Dear Sir,Sadly there's a crop of letters in today's Guardian all (most anyway) making the same bogus argument that they wouldn't know what the zionists were saying if the advert hadn't been published. That's absurd, the reason there were so many complaints before the ad was run was because the ad had been shown elsewhere so its content was known and The Guardian had already reported on it. Of course, if they want to know broadly what Zionists are saying all they have to do is read Jonathan Freedland.
As a signatory of Jews for Justice for Palestinians, I am so outraged by your decision to publish the infamous Eli Wiesel/Shmuely Boteach ad that I have decided to make a protest by cancelling my subscription to the Guardian. I do this with great regret, as I have been a long-standing Guardian reader and subscriber. I switched many years ago from reading the Times to reading what seemed to me to be the much more interesting and informative pages of the Guardian. But even the Times refused to publish this ad.Freedom of speech does have some limits in a newspaper with civilised standards. The ad includes the sentence: "It is a battle of civilisation versus barbarism". This ad is barbaric. After 1,400 Palestinian civilians, including over 400 children, have been massacred in an utterly unnecessary and avoidable onslaught, in what is a war crime and a crime against humanity, it is an outrage to publish an ad that effectively exculpates from responsibility the Israel soldiers who did the killing. Even the Murdoch press could not stomach this ad, so why did the Guardian publish it?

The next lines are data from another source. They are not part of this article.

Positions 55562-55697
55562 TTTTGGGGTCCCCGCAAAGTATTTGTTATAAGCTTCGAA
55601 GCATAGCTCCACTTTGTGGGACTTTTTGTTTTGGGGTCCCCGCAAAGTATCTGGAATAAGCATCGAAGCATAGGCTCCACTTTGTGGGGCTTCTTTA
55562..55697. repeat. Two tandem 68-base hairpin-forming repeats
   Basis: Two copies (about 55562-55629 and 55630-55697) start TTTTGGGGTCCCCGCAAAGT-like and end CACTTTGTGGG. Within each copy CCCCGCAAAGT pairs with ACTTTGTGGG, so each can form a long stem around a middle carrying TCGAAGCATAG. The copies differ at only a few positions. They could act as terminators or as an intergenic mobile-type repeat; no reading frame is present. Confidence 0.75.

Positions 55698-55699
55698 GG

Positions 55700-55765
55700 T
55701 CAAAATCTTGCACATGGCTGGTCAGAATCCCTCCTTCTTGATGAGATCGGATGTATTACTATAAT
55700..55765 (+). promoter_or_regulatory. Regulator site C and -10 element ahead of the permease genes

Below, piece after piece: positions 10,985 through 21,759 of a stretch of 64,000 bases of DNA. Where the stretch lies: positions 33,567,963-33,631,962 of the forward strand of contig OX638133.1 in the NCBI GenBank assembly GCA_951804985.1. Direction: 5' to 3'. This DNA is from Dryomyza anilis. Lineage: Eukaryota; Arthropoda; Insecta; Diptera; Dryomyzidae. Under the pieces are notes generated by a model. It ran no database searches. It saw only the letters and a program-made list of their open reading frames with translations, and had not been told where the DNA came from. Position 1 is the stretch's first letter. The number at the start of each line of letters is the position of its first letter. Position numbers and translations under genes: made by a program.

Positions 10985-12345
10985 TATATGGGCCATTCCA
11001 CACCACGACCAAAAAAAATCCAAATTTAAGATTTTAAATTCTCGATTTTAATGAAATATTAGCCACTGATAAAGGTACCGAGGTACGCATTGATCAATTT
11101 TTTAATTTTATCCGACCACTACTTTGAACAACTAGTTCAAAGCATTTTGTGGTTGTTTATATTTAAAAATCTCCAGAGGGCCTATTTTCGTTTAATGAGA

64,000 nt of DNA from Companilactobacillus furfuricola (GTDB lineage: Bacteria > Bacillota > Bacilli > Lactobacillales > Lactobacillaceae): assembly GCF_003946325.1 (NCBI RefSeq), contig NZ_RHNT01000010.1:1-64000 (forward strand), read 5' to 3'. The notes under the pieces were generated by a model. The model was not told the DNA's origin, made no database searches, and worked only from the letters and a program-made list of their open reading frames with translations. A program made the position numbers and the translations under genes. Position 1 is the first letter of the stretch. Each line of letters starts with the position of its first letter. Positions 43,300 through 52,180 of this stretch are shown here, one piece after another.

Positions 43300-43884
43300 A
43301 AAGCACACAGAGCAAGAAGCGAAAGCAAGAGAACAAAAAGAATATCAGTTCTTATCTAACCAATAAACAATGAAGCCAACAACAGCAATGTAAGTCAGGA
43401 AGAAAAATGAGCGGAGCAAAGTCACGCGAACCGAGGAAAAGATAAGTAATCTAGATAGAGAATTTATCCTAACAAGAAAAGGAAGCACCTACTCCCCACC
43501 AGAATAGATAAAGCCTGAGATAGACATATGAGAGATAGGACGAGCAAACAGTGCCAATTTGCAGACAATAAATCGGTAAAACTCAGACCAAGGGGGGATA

August 13, 2014
Here's a letter to the Guardian from my friend Deborah Maccoby to her former friends at The Guardian: